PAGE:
TREPP Analytics recently provided the U.S. commercial real estate industry some positive news – both the CMBS delinquency rate and seriously delinquent loans are down. The delinquency rate as of June 2014 is 6.05% (compared to 8.65% a year ago), with seriously delinquent down to 5.92% from 8.37% last year. This decrease is seen across all commercial property types: lodging down 4.04%; retail 1.65%; multifamily 2.3%; and industrial 3.33%. The Mortgage Bankers Association also announced reduced delinquencies in their May 2014 news release.
South Florida’s strong commercial real estate market has already experienced this trend. According to the South Florida Business Journal, its CMBS delinquency rate has been steadily declining since the end of 2012. But to make good news better, South Florida is also experiencing an increase in its commercial real estate prices. Loopnet reports that prices are up from a year ago across all categories:
- Multifamily 15.9%
- Office 14.7%
- Industrial 11.8%
- Retail 1.4%.
Asking rents, too, have increased:
- Office .7%
- Industrial 6.3%
- Retail 3.7%
Rents are expected to continue to rise, predicts Galleria International Realty. Further, they forecast that “commercial real estate property transaction volume will reach a 10-year high at $430 billion by 2016.”
The industrial commercial real estate market is clearly coming back, purports JLL vice president Nick Wigoda. “Clients are in expansion mode and looking to sign or renew leases, and market fundamentals support that.” CoStar Group reports that during the first quarter of 2014, Miami’s industrial market alone “had nearly $252 million in sales volume,” also up from last year.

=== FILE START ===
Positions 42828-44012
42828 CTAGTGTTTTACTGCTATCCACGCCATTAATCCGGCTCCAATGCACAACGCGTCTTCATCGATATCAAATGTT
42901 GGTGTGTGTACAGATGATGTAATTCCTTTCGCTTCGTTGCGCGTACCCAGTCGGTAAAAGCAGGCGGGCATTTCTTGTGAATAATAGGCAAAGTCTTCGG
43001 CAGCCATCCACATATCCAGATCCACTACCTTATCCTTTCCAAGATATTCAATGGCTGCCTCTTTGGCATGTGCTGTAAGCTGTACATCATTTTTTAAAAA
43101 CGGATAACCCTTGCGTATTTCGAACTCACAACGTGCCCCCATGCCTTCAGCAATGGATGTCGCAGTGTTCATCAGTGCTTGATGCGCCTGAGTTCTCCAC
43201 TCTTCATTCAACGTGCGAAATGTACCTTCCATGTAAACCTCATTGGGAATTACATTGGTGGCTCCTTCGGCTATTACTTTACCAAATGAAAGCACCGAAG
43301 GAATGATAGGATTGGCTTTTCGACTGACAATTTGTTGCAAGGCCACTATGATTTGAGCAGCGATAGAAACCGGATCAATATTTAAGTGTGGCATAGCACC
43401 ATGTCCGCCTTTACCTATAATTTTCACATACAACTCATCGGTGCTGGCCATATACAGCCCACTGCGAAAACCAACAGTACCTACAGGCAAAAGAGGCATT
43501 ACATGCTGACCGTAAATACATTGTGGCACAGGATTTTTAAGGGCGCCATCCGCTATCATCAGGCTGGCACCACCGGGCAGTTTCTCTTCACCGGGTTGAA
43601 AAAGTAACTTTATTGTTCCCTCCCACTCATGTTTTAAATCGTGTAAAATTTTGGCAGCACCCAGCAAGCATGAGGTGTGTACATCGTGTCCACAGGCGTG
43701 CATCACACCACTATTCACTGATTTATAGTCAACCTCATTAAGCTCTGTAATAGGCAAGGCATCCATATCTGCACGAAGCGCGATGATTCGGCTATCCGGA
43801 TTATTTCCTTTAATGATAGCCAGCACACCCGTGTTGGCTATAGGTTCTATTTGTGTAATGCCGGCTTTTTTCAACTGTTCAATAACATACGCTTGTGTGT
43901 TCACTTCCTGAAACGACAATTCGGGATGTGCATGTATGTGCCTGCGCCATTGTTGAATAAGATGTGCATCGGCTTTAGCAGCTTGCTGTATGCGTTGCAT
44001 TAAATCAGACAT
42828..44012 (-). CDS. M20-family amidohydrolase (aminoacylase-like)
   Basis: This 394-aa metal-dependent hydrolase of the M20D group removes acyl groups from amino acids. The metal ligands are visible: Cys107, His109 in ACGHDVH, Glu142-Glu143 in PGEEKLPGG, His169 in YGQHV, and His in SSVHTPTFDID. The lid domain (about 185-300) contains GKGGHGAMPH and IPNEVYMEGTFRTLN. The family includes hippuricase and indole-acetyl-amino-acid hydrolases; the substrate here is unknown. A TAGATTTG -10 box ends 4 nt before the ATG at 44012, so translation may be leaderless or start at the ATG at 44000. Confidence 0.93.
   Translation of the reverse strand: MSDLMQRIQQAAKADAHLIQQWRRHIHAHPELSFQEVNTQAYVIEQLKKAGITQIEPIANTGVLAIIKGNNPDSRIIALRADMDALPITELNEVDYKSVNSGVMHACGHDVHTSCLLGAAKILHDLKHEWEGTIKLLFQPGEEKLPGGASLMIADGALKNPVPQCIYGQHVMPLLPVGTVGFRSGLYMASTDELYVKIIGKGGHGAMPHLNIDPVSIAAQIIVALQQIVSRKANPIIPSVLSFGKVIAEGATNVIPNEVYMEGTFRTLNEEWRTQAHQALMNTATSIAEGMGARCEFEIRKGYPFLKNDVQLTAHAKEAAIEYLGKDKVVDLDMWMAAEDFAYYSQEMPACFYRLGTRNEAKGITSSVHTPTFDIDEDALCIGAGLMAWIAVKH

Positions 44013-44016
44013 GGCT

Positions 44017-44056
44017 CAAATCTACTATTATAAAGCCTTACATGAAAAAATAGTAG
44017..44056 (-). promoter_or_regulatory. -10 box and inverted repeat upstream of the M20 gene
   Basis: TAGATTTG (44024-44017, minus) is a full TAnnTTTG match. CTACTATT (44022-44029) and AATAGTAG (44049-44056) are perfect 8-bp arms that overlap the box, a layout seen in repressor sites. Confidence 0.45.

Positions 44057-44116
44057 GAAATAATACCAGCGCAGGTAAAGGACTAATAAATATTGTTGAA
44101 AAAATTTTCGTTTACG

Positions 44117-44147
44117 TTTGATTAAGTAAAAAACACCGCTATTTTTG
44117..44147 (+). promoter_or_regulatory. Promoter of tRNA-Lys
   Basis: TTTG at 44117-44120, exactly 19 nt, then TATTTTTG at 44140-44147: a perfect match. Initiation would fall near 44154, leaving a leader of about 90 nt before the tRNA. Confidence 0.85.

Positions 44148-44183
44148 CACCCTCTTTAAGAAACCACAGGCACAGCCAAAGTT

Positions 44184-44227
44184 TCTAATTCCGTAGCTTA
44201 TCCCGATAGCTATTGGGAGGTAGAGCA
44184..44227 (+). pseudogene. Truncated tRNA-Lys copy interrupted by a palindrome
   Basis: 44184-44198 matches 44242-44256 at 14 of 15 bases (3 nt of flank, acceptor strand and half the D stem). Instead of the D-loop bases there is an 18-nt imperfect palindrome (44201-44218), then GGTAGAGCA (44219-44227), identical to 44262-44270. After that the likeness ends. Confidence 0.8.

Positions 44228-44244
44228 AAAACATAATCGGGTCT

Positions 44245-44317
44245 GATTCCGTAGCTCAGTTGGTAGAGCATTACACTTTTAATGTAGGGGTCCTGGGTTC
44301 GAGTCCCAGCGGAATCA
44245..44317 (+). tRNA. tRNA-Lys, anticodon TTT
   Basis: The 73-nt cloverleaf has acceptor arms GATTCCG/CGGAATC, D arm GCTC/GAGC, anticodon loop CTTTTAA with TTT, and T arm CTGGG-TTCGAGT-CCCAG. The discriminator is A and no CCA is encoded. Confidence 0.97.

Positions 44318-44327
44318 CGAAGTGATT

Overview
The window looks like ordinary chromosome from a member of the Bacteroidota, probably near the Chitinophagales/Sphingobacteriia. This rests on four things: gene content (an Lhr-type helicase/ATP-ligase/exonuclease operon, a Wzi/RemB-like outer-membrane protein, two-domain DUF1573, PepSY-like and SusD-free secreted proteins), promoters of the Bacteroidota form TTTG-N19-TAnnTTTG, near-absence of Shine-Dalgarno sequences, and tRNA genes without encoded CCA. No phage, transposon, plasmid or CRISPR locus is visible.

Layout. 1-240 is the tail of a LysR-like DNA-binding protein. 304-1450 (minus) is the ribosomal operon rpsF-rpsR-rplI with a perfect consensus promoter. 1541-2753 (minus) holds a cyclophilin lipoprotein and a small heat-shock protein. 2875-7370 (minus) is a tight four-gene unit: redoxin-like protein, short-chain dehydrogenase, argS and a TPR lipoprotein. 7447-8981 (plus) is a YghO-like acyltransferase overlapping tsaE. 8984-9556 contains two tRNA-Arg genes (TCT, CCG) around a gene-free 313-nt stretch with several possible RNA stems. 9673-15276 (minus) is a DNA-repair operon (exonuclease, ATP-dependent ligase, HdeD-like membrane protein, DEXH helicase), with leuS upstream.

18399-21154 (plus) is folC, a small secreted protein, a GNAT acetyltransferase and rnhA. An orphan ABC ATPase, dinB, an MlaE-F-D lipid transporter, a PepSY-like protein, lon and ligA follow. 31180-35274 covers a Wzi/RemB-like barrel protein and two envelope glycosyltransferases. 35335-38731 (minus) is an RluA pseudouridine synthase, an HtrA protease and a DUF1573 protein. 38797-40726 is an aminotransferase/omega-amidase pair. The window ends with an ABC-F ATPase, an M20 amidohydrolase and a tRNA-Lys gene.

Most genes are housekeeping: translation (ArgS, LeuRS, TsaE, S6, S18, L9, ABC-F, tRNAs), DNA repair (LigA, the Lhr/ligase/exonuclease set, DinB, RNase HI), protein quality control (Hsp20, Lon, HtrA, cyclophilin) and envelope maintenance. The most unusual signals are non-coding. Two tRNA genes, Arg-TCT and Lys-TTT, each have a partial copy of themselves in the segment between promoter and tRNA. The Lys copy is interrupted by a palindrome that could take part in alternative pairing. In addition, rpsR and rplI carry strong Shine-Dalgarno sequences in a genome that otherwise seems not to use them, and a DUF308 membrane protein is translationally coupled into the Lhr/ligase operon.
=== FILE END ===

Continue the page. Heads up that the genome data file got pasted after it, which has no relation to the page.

Several factors that have played a role in this optimistic turn include:
- International and outside investors
According to State Street Realty president George Pino, “the region’s commercial real estate is sought after by institutional investors because it is one of the top markets for capital investment, a gateway to Latin American trade and is considered a safe and steady investment.” Many of these international investors are paying cash, furthers Seth Gadinsky of Gadinsky Real Estate. He also adds New York investors to those that are impacting the commercial real estate market, claiming that “Miami has become the sixth borough of New York City.”
- Low levels of new supply delivery
The post-recession decrease in new construction could cause some tightening as space is absorbed, contends the Urban Land Institute. This may cause landlords to “push rents a little higher than previously expected.” Added to this is the limited supply of land on which to build in the area.
- Thriving hospitality market
Miami has the best hotel market in the nation contends Barry Sternlicht, CEO of Starwood Capital Group. Mark Maurer citing Smith Travel Research writes “Miami ranks as one of the top hotel destinations in the U.S. in terms of revenue per available room and has an occupancy rate of more than 80%.” He further says that South Florida hotel guests are increasingly willing to spend $1,000 per night, and in the past 12 months boutique hotel properties have been “selling for more than $1 million per room.”
- Demand for multifamily housing fueled by Miami’s strong employment rate
Wells Fargo economists assert that the Miami unemployment rate is dropping and will continue to do so, and is the “only large metro area in the state with employment above its prerecession peak.” Currently, Miami has the strongest condominium market in the nation. “Multifamily permits in the metro division are up 76.2 percent from a year ago on a 12-month moving average basis.”